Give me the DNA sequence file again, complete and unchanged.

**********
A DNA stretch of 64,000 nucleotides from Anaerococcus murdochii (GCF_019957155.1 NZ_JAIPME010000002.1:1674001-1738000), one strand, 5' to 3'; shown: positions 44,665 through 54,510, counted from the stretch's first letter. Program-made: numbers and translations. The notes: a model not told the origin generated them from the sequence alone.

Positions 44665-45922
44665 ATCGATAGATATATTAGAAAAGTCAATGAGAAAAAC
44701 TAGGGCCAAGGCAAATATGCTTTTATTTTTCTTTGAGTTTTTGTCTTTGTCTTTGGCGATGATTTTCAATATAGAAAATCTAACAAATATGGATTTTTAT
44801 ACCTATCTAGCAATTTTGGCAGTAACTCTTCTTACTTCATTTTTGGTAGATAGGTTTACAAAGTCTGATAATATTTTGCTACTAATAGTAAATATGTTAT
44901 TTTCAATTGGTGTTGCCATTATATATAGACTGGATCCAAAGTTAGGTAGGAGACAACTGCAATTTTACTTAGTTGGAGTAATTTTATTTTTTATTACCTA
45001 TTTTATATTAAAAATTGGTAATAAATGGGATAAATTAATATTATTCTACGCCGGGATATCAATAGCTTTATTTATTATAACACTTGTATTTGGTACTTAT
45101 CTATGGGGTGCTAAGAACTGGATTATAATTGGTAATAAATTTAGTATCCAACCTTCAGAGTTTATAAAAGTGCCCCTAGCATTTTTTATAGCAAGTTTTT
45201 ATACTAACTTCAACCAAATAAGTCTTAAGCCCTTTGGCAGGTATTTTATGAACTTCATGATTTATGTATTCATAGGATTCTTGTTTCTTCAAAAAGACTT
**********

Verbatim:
A DNA stretch of 64,000 nucleotides from Anaerococcus murdochii (GCF_019957155.1 NZ_JAIPME010000002.1:1674001-1738000), one strand, 5' to 3'; shown: positions 44,665 through 54,510, counted from the stretch's first letter. Program-made: numbers and translations. The notes: a model not told the origin generated them from the sequence alone.

Positions 44665-45922
44665 ATCGATAGATATATTAGAAAAGTCAATGAGAAAAAC
44701 TAGGGCCAAGGCAAATATGCTTTTATTTTTCTTTGAGTTTTTGTCTTTGTCTTTGGCGATGATTTTCAATATAGAAAATCTAACAAATATGGATTTTTAT
44801 ACCTATCTAGCAATTTTGGCAGTAACTCTTCTTACTTCATTTTTGGTAGATAGGTTTACAAAGTCTGATAATATTTTGCTACTAATAGTAAATATGTTAT
44901 TTTCAATTGGTGTTGCCATTATATATAGACTGGATCCAAAGTTAGGTAGGAGACAACTGCAATTTTACTTAGTTGGAGTAATTTTATTTTTTATTACCTA
45001 TTTTATATTAAAAATTGGTAATAAATGGGATAAATTAATATTATTCTACGCCGGGATATCAATAGCTTTATTTATTATAACACTTGTATTTGGTACTTAT
45101 CTATGGGGTGCTAAGAACTGGATTATAATTGGTAATAAATTTAGTATCCAACCTTCAGAGTTTATAAAAGTGCCCCTAGCATTTTTTATAGCAAGTTTTT
45201 ATACTAACTTCAACCAAATAAGTCTTAAGCCCTTTGGCAGGTATTTTATGAACTTCATGATTTATGTATTCATAGGATTCTTGTTTCTTCAAAAAGACTT